Protein kinases inhibition is a common therapeutic strategy for many diseases, including cancers, inflammatory diseases, diabetes and neurodegenerative disorders. The Ser-/Thr-specific kinase Akt is also known as protein kinase B. It plays a key role in PKBPI3K/Akt/mTOR-pathway. Alterations and disorders in the PI3K/Akt signaling pathway relate to different types of solid tumors such as lung cancer, and melanoma. Emerge evidences have identified Akt inhibitors as common cancer drugs in recent decades. A study from Niklas Uhlenbrock, et al. discovered and identified an Akt inhibitor Borussertib. It displays covalent-allosteric binding characterizaton.
Firstly in structure, Borussertib bound between the PH- and the kinase domain to adopt the proposed allosteric binding mode. The complex of Borussertib and Akt irreversibly stabilized the inactive PH-in conformation.
In biochemical assays, Borussertib showed an IC50 of 0.8 nM and a Ki of 2.2 nM for Aktwt. Furthermore, in cell assays, the inhibitor exhibited excellent cellular activity in the nanomolar range. The EC50 values are 191±90 nM, 48±15 nM, 5±1 nM, 277±90 nM, 373±54 nM, 7770±641 nM in AN3CA (endometrium), T47D (breast), ZR-75-1 (breast), MCF-7 (breast), BT-474 (breast) and KU-19-19 (bladder) cell lines, respectively.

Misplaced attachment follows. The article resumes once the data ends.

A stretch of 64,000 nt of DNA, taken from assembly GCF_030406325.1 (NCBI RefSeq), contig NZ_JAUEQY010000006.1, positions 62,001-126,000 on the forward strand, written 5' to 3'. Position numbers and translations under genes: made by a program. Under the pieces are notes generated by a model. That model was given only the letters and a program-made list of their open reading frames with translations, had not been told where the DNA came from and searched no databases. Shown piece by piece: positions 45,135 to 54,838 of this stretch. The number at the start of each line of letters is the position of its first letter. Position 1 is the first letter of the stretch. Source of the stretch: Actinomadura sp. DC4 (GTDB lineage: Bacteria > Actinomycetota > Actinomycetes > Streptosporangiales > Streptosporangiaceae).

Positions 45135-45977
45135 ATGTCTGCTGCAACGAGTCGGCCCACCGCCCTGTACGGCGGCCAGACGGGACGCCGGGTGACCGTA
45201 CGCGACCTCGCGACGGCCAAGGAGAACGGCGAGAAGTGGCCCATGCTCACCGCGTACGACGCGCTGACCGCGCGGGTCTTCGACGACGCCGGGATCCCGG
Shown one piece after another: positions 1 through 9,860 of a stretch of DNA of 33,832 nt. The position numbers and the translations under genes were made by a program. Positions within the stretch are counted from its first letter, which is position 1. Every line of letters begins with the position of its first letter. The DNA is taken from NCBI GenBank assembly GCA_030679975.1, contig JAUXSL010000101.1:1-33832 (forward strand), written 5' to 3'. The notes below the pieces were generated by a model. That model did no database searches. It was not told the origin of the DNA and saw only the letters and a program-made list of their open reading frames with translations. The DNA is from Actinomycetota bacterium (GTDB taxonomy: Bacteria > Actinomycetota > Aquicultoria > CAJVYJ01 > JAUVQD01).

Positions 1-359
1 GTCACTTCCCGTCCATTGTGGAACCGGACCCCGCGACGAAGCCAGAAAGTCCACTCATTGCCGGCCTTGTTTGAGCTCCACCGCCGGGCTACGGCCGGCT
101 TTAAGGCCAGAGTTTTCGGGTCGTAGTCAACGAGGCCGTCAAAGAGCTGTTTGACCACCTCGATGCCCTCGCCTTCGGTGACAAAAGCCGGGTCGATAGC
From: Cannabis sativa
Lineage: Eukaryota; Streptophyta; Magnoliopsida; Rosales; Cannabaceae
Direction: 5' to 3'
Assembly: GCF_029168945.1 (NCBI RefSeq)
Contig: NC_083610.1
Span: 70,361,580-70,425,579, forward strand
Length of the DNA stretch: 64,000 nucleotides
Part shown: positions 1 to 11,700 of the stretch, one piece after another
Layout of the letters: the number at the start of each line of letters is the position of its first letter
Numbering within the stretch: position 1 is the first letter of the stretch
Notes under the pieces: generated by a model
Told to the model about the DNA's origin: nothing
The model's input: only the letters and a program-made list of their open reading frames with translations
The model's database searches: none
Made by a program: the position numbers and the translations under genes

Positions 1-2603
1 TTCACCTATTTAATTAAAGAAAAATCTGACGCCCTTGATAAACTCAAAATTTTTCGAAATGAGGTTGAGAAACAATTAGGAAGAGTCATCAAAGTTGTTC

In addition, this compound also revealed a good pharmacokinetic profile with reasonable microsomal stability in human and murine microsomes. Besides, based on the crystal structure of Borussertib disclosed firstly, the authors designed several other compounds with good efficacy and pharmacokinetic profiles.
The structural information emanating from the recently published first crystal structure of a covalent-allosteric Akt inhibitor Borussertib inspired a series of structure-based designed inhibitors. The benefit acquires deeper insights into the structure-activity relationships.